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Filtering by Tag: art and faith

Art Matters. Let’s Save Ruminate.

Daniel Bowman, Jr.

Ruminate photo for Oct 20  

Here at Relief, we are ever thankful for the art-and-faith community that sustains us: that large but loosely affiliated group of people around the world who value excellence in writing and the arts, and who also are followers of Christ. This is our tribe, and together we’re shaping the landscapes of literature and belief.

We plan our attendance at the Festival of Faith and Writing or the Glen Workshop a year or more in advance. We zealously await new books by Marilynne Robinson, Wendell Berry, Kathleen Norris, or others whose works are the cornerstones of our reading lives.

And we read, publish in, blog for, work at, or otherwise engage art-and-faith journals such as Image, Books & Culture, Rock & Sling, Saint Katherine Review…and of course the beautiful Ruminate. Here is where emerging voices—are own among them—find homes alongside award-winning writers.

Some of these journals are housed at universities, or are part of organizations that can help financially sustain their work. Others are run independently, operating entirely on the goodwill of savvy and passionate volunteers.

*                *                *

Ruminate has been independent since its founding. Its staff have day jobs and often do their work at the journal on nights and weekends, between family and professional commitments. These dear friends and colleagues have found that this model is no longer sustainable.

That’s where we come in. We can provide balance to numbers that are dramatically skewed.

Did you know that Ruminate receives and carefully reads over 5,000 submissions a year? How many of those submitters offer any support in return? Well, the journal has around 500 subscribers, a number of which are libraries, along with four monthly donors and about fifteen one-time donors per year.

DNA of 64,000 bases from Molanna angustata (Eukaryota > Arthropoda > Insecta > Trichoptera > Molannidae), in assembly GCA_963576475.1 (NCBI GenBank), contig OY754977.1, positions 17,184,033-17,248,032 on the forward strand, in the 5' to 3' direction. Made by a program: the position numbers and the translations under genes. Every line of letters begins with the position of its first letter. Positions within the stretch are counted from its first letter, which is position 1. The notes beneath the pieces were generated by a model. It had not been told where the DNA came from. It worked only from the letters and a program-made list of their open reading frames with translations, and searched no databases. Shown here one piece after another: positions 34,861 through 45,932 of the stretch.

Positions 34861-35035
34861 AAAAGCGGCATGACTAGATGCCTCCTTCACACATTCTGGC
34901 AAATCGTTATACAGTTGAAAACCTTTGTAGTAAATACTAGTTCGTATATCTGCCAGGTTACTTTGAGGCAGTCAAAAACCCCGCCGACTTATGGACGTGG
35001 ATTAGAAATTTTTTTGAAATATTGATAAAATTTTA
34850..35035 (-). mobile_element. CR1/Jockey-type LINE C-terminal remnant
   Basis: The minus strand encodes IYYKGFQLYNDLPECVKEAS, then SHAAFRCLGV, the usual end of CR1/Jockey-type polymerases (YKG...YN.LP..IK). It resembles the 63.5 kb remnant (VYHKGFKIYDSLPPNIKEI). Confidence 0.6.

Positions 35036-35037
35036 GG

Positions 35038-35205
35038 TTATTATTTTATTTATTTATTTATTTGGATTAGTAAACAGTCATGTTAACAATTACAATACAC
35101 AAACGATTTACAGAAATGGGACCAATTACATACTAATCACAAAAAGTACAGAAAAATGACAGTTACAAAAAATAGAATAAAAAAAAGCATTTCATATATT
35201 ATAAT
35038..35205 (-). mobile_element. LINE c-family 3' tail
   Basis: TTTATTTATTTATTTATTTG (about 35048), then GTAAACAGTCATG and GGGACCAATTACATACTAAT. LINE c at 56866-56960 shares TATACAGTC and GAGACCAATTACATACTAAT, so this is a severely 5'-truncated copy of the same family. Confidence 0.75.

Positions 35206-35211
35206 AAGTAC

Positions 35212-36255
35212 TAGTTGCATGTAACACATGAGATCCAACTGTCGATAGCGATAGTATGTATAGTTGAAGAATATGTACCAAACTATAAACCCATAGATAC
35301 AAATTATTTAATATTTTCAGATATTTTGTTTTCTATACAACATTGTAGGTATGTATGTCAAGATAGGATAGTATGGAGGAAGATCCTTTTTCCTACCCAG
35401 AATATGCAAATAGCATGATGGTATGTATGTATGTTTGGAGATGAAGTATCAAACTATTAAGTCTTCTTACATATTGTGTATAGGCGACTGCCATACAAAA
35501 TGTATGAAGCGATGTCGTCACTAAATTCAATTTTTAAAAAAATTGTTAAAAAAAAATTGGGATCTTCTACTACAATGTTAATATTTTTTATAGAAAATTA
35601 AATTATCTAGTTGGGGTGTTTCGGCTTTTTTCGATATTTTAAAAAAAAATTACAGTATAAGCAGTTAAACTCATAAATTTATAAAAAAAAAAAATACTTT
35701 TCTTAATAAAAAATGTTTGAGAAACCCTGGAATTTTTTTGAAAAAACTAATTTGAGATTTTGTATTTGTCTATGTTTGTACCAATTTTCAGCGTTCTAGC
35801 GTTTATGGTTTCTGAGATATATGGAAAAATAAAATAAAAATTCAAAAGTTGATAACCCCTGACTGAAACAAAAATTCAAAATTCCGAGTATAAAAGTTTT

It’s clear that the vast majority who send to Ruminate—who expect and receive excellent attention to our work—are not doing our part in the relationship. Now is our chance to change that trend.

They’ve launched a fundraising campaign, and they need every one of us in the art-and-faith community to give something. A one-time gift of $30 or $60 is doable for most of us, even if it requires a bit of sacrifice. If you can give a little more, please consider doing it. They’ve already raised over $13,000.00 but still have a long way to go. If they cannot meet this financial goal, Ruminate will be forced to close its doors in 2016.

We’re all in this together. If one art-and-faith journal goes out, we’re all much worse for it. Ruminate knows how badly our world needs the comfort and challenge of excellent faith-infused art. Let’s show them how much we love what they do.

Please take a moment to read this note from Ruminate’s Editor-in-Chief Brianna Van Dyke.

Then click here to do your part.

Please spread the word in your own art-and-faith circles by sharing these links. Thank you!